I go through a fair amount of tahini here at Kahakai Kitchen—it’s how I get through much of the unending kale and other dark leafy greens in my CSA box—sautéed leafy greens with tahini sauce = yum. Here, depending on the brand and type, it is around $9-$11 a jar—unless I can find it on sale. My trial batch of tahini used 2 cups of organic, hulled sesame seeds which came to $2.64 at my local co-op and netted me about 1 1/2 cups of tahini. I’d say that for a minimum amount of effort (cleaning the food processor is the hardest part), and with bulk sesame seeds, homemade tahini is quite a bargain and it tastes great--even better than most of the store-bought brands I have tried. I can't believe I never attempted to make my own before now.
There were several recipes for homemade tahini but I went with this one and then adjusted it a bit. The instructions said to pulse the toasted seeds in the food processor for 3-5 minutes, I just left it running, stopping occasionally to scrape down the sides until it became smooth. I also added a bit of sesame oil at the end for a little extra flavor. Great taste and the texture ended up much smoother than some of the ones I saw online. I don’t know if that is due to keeping the processor running, the fact I toasted the sesame seeds pretty lightly, or I was busy and impatient and didn’t wait for the seeds to cool…so I think much more tahini experimentation is in order to figure it out.
Adapted from D.I.Y. Tahini from Apartment Therapy: The Kitchn
(Makes about 1 1/2 cups)
2 cups white sesame seeds
1/4 cup olive oil
1 Tbsp sesame seed oil
Heat a heavy wide-bottomed pan over medium-high heat. Add the sesame seeds and toast lightly - about 2 minutes, shaking the pan so they toast evenly. Let cool completely.
Put sesame seeds into a food processor and drizzle in the olive oil. Process for 3-5 minutes, or until it's as smooth as you can get it, stopping to scrape down the sides periodically. When mostly smooth, drizzle sesame oil in and pulse a few times to blend. Refrigerate.
I promptly used 1/2 cup of my tahini in this fresh-tasting parsley salad. The tahini is mixed with lemon juice, garlic, and other seasonings into a delicious dressing that is then mixed with chopped parsley, green onion and toasted pine nuts to make a meze-style salad. The salad is from “Mediterranean Fresh: A Compendium of One-Plate Salad Meals and Mix-and-Match Dressings” by Joyce Goldstein, a book that should have been pulled off my cookbook shelves and used long ago. I served it with some homemade pita chips, seasoned with cumin.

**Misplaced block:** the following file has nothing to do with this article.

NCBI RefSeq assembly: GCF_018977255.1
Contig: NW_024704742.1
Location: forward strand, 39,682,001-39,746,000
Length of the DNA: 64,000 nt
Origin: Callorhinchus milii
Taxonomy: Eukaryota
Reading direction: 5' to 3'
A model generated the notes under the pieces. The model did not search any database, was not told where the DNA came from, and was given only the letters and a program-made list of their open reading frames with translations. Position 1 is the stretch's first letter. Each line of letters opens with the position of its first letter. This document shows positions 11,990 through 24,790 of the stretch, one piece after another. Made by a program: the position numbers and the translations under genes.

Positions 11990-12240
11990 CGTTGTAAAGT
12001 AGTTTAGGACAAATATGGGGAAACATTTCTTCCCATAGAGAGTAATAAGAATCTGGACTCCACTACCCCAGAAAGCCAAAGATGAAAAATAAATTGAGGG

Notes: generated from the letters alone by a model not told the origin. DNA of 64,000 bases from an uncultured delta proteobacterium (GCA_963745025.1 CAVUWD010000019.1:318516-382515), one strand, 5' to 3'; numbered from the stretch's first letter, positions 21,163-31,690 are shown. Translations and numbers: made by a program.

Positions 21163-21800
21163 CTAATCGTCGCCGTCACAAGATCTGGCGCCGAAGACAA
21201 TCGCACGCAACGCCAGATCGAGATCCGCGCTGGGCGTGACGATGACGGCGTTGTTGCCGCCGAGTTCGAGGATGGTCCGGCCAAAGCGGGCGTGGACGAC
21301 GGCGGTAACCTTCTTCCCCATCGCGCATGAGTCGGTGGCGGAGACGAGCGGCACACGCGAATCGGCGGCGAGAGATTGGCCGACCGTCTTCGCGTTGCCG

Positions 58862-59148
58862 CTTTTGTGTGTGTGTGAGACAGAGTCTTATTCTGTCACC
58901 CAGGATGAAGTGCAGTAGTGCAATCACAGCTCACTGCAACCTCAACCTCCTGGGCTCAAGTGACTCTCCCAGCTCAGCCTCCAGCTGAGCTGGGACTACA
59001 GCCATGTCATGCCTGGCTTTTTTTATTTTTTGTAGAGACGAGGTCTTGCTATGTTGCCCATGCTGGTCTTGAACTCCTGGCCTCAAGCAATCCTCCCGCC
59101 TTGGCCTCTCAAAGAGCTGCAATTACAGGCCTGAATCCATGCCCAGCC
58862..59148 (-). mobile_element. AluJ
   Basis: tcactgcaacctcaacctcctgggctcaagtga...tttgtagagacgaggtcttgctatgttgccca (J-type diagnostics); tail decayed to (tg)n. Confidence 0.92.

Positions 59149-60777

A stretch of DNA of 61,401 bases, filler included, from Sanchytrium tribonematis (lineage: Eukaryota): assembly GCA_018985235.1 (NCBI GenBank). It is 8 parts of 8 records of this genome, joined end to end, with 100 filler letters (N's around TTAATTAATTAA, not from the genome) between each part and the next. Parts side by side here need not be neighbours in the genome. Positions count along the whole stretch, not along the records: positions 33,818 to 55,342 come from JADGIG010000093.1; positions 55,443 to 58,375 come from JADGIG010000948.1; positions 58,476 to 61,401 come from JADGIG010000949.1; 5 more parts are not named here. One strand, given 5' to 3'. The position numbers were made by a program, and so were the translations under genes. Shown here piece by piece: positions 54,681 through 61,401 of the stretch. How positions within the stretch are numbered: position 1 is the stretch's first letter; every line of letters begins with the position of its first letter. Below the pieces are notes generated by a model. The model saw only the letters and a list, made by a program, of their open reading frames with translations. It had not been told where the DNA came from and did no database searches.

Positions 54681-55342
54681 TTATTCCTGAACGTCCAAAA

Goldstein says, “While called a salad, this is really a meze spread to be served with pita bread. I sometimes add toasted pine nuts to the parsley and tahini mixture, as I think they add texture and sweetness. If you don’t have green onions on hand, you can use 4 tablespoons chopped chives instead.”
Greek Parsley Salad with Tahini Dressing (Tahini Salata)
“Mediterranean Fresh” by Joyce Goldstein
1/2 cup tahini dressing (see recipe below), plus more if needed
sea salt, if needed
1 1/2 to 2 cups chopped fresh flat leaf parsley
3 green onions, finely chopped (white and green parts)
2 Tbsp toasted pine nuts, coarsely chopped (optional)
pita bread, cut into triangles and warmed
Put the tahini dressing in a blender or small food processor and beat in a bit of water to make it thin enough to coat the leaves. Salt is crucial for the balance of flavor, so dip a leaf of parsley into the dressing and add salt if needed.
In a salad bowl, toss the parley, green onions, and toasted pine nuts with the dressing. Serve with the pita bread for scooping.
(Makes 2 1/2 cups)
1 cup sesame tahini
1/2 cup fresh lemon juice
2 cloves garlic, finely minced
1 cup cold water, plus more if needed
sea salt and freshly ground black pepper
½ tsp toasted cumin seed, ground (optional)
pinch of cayenne (optional)
chopped fresh flat leaf parsley for garnish (optional)
Combine the tahini, lemon juice, and garlic in a food processor or blender and puree. Add water as needed to thin to a spreadable consistency for a dip and even thinner for salad dressing. Season with salt and pepper to taste, and with cumin and cayenne if you like.
To serve as a dip, spoon into a shallow bowl and sprinkle with chopped parsley. (Some cooks stir the parsley into the dressing.)
Variation: Add 1/2 cup chopped fresh cilantro and ½ tsp cayenne to the tahini mixture when pureeing.
Notes/Results: Really good! I wasn’t too sure I would like all of that parsley but the tahini dressing softens it and the toasted pine nuts add nice texture. I think it would make an awesome sandwich spread too. The dressing is better than my usual tahini dressing (is it the recipe or my HOMEMADE tahini? Hmmm…), so I think it may become a staple. I will make all three recipes—tahini, the salad and the dressing again. The rest of my tahini is destined for some yummy hummus. ;-)
In addition to Regional Recipes Greece (which Joanne will be rounding up at the end of the month), this post is being linked to Two for Tuesdays co-hosted by my good friend girlichef. Two for Tuesdays focuses on “real” and hand prepared foods and this homemade tahini and salad definitely qualify. girlichef and the other Two for Tuesday hosts will have the links of all the recipes submitted this week on their blogs, so go check them out.
In case you are a regular reader of my blog and were wondering…next week it’s back to my normal semi-regular Tuesday “Things I Am Loving This Week” post.